Consider the computer for a moment. A modern desktop computer is far more powerful of course and far cheaper. A modern replacement might be as little as $400. So you could buy 12 of them for what our computer cost. Do you think a chain restaurant manager can afford to have and maintain 12 reasonably current computers today? The only way they are even going to come close is if they maintain a high end gaming system and that is all they spend their money on like a mmo addict and even then they aren't going to be able to keep that up forever. We basically just used the thing to keep a list of our movies and track some finances. Someone touched it maybe once a month to update those things.

Comment Insufficiently Realistic (Score 3, Insightful) 101

Until the dolls literally spray genuine, authentic baby shit and vomit on you in the middle of the night, they are going to be inadequate to the task of dissuading girls from wanting to make babies.

If you can't actually fill them with a truly realistic substitute for unwanted infant fluids, they're worthless.

Comment Re:social experiments (Score 2) 101

Actually, blaming it on either Conservative or Liberal is probably misleading. While the idea of "waiting" till you're able is likely conservative, even liberals would tend to agree. And it would be typical of a Liberal to label an unwanted baby as "Punishment", and they would likely want to deter it with such a program that basically enforces that idea.

Therefore, it is my conclusion that REALLY bad ideas come from trying to fit Conservative ideas with Liberal problem solving.

Schools should stick to Reading, Writing and Math, and drop the stupid social experiments that usually cause more problems than they solve.

Comment Re: Pierson's Puppeteers (Score 1) 640

"Having used a heavy old push mower I can assure that whilst on small areas it is no slower than an electric it's much more effort and so on large areas, especially in hot weather, it takes longer."

I should have stated mechanical push mowers but I think your comments are based on that. I would agree that it is more effort and I won't comment on over 60 because I'm not there yet but I think despite being "harder" if you check the clock it still takes roughly the same amount of time relative to modern electric and gas push mowers. Larger commercial mowers and rider mowers are a whole different story as they are a different class of solution that isn't suitable on normal size lawns and are the right answer for large lawns. That said there are certainly lawns that fall inbetween.

I tried to give an example of what a mechanical push mower might look like if we applied modern engineering. The blades would be incredibly sharp and strong and we could engineer them to have flexible joints so they tend to deflect rather than break or chip. The whole thing would actually be too light for the job even built with the same durability and just like you need some weight on a safety razor or to keep a ship upright you'd need some mass strategically added. Since you have to do that anyway you can use a carbon fiber flywheel to be that weight. Modern carbon fiber flywheels can retain energy for years. In the same manner that electric cars use breaking to charge the batteries every time you stop or hit a snag or change direction the momentum can be absorbed by the flywheel and then released to make the pushing easier. You could even design them to charge the flywheel on breaking and steep enough downgrades only engage the flywheel when going uphill. Since a flywheel stores mechanical rotary energy it would actually be far more efficient in this application than the applications most people are looking to use them for where electrical energy is converted to mechancial and back again. This mower would require dramatically less effort to use than the old mechanical push mowers while having the same reliability. Using dry lubricants means the thing wouldn't clog up with in the same way the old ones did with all that oil and that grime also added quite a bit of resistance you had to overcome.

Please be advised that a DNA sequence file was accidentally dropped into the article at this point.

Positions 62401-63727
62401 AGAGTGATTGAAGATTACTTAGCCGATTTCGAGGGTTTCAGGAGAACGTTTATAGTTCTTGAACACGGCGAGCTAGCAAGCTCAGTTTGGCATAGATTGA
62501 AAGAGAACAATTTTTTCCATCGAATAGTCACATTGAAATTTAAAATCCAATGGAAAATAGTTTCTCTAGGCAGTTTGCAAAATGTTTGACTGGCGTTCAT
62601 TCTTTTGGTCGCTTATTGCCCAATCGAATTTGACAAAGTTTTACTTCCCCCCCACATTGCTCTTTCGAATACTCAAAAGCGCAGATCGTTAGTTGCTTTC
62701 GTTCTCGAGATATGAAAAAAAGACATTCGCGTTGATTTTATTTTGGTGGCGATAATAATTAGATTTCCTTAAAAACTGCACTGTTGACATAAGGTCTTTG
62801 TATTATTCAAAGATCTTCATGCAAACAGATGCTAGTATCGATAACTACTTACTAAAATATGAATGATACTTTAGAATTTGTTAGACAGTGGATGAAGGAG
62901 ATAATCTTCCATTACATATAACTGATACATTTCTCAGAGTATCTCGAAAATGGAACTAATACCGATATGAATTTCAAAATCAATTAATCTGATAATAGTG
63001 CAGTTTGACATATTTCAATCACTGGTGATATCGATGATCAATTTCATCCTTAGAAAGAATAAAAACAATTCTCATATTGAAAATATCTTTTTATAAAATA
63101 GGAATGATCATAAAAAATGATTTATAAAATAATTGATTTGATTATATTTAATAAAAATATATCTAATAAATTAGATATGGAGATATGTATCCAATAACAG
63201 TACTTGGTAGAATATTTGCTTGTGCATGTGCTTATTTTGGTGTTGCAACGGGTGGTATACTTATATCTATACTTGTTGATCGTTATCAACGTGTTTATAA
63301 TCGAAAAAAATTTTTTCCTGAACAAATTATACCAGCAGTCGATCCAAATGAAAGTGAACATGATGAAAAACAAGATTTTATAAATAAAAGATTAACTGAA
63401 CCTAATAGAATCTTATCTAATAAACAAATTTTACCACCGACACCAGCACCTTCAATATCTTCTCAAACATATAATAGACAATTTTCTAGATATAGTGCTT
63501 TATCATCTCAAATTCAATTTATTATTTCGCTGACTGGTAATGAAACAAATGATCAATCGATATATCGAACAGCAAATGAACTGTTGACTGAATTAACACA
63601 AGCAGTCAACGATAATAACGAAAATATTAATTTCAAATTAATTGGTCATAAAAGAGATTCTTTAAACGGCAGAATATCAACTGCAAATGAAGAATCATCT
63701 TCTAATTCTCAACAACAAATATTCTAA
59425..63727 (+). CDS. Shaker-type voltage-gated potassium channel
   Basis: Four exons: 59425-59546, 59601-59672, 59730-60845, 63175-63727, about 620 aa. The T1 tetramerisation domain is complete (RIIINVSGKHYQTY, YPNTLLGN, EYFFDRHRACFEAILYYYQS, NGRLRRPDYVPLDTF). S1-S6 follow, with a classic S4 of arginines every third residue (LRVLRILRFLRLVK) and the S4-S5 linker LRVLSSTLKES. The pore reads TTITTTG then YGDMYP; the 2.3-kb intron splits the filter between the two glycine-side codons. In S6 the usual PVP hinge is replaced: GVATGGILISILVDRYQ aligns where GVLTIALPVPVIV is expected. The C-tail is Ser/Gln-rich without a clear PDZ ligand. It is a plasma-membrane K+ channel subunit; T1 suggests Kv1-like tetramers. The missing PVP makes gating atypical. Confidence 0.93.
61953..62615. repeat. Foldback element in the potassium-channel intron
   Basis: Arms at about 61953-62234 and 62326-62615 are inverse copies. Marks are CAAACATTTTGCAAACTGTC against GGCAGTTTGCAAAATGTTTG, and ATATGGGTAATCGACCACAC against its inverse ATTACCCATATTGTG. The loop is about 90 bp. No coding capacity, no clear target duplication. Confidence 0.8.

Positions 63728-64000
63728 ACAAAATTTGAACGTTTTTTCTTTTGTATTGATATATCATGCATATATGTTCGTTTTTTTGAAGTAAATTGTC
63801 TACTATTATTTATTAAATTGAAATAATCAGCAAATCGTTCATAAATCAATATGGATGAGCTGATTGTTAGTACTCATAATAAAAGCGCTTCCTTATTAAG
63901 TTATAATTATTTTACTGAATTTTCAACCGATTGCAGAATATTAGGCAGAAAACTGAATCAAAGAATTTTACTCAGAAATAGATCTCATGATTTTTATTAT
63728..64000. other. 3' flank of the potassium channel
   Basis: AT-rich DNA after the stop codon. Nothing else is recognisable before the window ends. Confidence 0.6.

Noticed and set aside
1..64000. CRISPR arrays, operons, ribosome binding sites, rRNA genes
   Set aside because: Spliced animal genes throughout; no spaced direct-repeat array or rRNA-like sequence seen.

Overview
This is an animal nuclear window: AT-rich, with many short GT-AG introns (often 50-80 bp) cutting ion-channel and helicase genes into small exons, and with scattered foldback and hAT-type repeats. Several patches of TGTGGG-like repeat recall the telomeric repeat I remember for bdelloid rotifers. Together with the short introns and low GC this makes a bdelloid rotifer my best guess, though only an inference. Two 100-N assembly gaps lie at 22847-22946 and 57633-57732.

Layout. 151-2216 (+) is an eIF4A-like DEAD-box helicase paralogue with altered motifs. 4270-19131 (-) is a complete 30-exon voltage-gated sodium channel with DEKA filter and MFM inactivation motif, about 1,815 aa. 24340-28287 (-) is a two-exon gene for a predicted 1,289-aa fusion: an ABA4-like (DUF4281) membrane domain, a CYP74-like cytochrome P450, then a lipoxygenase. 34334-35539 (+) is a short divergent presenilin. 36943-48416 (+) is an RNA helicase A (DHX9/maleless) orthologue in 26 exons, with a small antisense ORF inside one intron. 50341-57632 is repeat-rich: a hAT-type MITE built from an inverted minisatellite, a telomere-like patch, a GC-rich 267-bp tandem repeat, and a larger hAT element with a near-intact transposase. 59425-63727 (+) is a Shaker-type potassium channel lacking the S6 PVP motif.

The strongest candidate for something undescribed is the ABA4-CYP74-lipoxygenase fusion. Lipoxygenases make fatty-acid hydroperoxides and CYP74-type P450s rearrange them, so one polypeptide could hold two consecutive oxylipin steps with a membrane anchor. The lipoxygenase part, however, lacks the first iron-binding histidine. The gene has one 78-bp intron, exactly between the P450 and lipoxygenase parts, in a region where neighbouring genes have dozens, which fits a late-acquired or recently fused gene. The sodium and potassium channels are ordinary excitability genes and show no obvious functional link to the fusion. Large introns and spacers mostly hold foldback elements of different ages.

My underlying point wasn't really about the merits of the mower though. My point was that we've progressively moved toward cheaper goods, whether you think that is good or bad, and we've been so successful that having more goods today doesn't mean we are economically better off than those with fewer goods yesterday. The raw steel and hours of human life that go into producing those goods are the bottom line of your spending power, if a factory worker (just picking it because it's roughly the same effort and skill level today as in the 50's) can't purchase goods that amount to the same number of raw resources and labor hours as he could then, he actually isn't as well off economically because his purchasing power has been reduced.